Tag Archives: QTBIPOC

Legendary Children Takes the Virtual Stage, Celebrating Ballroom and QTBIPOC Culture

by Mark Van Streefkerk 


The fifth anniversary of Legendary Children, a celebration of QTBIPOC art, performance, and ballroom culture, takes the virtual stage this Saturday, November 21. Featuring the work of 25 creatives, including six houses, the star-studded event spotlights the creativity and fierceness of queer and trans Black and Brown communities in the Pacific Northwest. Hosted by CarLarans and Aleksa Manila, Legendary Children will include live house music from DJ Riz Rollins and video content from Seattle Public Library (SPL) artist-in-residence Momma Nikki. Last year the event was held at the Seattle Art Museum in partnership with SPL and other community partners. Due to the pandemic, this year the glitz, glamor, and talent will be live streamed via Facebook and YouTube with production help from Michael B. Maine. The free event begins at 8 p.m. this Saturday, and those wanting to participate in the virtual runway are encouraged to RSVP for a Zoom link here.  

Multi-disciplinary artist Dakota Camacho and performer and artist Adé are co-curators of the event, with guidance from curator-at-large and icon Dr. Stephaun Wallace (Blahnik). Through the unique opportunities of an online platform, Wallace encouraged Legendary Children to reach beyond the spectacle of ballroom culture to its foundation of QTBIPOC community care. The artistry and resilience of ballroom has sustained queer and trans Black and Brown communities for decades, including during the onset of the HIV/AIDS epidemic, adverse political administrations, and now COVID-19.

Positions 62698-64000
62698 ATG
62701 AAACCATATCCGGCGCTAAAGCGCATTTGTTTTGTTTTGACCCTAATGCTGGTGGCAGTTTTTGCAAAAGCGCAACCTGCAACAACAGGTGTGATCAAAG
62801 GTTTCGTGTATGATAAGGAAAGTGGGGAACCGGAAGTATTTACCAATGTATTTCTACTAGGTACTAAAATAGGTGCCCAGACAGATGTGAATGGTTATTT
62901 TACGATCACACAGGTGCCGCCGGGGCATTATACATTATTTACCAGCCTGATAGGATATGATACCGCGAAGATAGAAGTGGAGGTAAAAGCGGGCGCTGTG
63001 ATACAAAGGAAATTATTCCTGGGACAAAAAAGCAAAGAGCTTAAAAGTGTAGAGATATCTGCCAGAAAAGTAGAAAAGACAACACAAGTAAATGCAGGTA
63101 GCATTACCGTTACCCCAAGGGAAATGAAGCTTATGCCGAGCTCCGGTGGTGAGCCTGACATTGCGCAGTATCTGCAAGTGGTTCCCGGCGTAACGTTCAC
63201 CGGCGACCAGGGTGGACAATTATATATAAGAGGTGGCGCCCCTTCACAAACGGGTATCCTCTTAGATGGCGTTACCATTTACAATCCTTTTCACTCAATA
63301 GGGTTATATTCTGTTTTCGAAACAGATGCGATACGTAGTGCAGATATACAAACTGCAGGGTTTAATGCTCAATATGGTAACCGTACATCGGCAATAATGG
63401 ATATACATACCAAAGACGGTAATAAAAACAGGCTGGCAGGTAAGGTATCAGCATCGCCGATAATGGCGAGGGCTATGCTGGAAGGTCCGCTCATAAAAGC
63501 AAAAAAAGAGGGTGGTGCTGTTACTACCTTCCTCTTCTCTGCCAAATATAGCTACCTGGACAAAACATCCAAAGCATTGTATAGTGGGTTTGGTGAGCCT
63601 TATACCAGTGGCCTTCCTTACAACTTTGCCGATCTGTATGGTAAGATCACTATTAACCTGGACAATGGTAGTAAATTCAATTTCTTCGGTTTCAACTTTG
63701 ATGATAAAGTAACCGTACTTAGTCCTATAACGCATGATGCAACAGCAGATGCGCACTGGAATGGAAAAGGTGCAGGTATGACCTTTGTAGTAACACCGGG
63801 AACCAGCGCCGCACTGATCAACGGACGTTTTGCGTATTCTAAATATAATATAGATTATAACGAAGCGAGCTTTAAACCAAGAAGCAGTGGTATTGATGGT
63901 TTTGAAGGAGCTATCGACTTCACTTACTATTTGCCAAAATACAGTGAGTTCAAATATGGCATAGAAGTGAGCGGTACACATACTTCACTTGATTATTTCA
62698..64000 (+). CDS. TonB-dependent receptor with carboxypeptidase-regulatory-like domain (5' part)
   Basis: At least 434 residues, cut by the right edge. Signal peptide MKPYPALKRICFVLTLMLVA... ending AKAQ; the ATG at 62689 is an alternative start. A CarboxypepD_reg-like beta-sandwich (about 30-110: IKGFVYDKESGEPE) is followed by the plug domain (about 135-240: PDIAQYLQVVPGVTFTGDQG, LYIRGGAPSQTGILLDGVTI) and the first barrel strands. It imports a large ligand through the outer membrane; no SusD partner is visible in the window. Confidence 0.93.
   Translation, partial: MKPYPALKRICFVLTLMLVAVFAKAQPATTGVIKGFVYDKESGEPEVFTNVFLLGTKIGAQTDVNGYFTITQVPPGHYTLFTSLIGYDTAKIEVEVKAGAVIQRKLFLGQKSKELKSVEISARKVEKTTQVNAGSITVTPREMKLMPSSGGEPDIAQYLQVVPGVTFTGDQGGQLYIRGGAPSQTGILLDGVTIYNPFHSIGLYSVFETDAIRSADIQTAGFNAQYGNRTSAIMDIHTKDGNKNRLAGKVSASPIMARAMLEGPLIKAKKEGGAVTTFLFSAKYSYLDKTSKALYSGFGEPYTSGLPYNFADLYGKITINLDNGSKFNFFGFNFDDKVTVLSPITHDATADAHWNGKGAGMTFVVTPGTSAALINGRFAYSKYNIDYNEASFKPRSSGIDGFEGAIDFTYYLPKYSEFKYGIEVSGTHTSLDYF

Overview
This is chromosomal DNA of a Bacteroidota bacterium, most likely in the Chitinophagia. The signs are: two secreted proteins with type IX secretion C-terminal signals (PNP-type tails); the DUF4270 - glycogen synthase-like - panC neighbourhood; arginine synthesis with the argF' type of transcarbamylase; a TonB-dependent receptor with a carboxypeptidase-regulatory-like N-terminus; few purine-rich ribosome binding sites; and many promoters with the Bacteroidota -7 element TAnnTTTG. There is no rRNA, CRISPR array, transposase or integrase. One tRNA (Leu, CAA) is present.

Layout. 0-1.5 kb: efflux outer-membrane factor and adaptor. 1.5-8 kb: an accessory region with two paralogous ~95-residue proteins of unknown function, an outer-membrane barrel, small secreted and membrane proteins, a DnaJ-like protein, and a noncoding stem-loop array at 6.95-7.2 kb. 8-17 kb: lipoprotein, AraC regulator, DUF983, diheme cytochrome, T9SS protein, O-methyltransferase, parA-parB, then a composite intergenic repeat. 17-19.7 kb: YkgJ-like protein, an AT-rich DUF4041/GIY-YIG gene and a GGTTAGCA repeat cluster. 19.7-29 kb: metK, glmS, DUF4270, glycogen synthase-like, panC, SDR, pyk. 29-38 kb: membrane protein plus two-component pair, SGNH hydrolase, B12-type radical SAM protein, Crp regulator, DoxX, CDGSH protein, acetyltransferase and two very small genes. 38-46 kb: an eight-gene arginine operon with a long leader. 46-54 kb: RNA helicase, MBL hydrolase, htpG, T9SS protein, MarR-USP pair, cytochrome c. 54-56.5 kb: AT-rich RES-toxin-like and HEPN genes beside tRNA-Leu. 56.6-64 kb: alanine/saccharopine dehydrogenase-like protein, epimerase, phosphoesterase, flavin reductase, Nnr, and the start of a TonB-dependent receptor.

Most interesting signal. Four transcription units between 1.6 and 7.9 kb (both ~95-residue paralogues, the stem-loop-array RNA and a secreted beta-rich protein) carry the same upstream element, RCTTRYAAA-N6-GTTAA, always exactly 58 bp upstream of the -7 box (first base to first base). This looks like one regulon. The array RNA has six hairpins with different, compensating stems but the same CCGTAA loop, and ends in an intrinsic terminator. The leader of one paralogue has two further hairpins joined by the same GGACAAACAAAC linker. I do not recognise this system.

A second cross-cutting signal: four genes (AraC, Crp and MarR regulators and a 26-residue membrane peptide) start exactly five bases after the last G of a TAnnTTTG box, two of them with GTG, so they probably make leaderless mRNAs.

SPL’s Public Engagement Programs Manager, Davida Ingram, said, “Stephaun Wallace asked us to consider, ‘What’s the substance of house and ball culture?’ Yes it’s fashion, yes it’s fierceness, yes it’s bold, and at its essence is about radical care and love and nurturing.” 

Continue reading Legendary Children Takes the Virtual Stage, Celebrating Ballroom and QTBIPOC Culture

In Memory of Constance Blakeley: A Transcestor Too Soon

by Jasmine M. Pulido


She was my mentor.

Not in an ethereal, vague way. But in a literal way. She was assigned to me through the Alphabet Alliance of Color’s summer institute where experienced local QTBIPOC (Queer, Trans, Black, Indigenous, People of Color) community organizers pass down their skills to newer ones. We were prompted to pick our top three choices for mentors and, I’ll be honest, Constance Blakeley wasn’t in my top three. My top pick — an Asian American columnist writing about social justice, culture, and equity with a focus on marginalized communities. I thought the best pick for me would be someone with a similar background, in profession or in identity, or both.

I couldn’t have been more wrong.

Continue reading In Memory of Constance Blakeley: A Transcestor Too Soon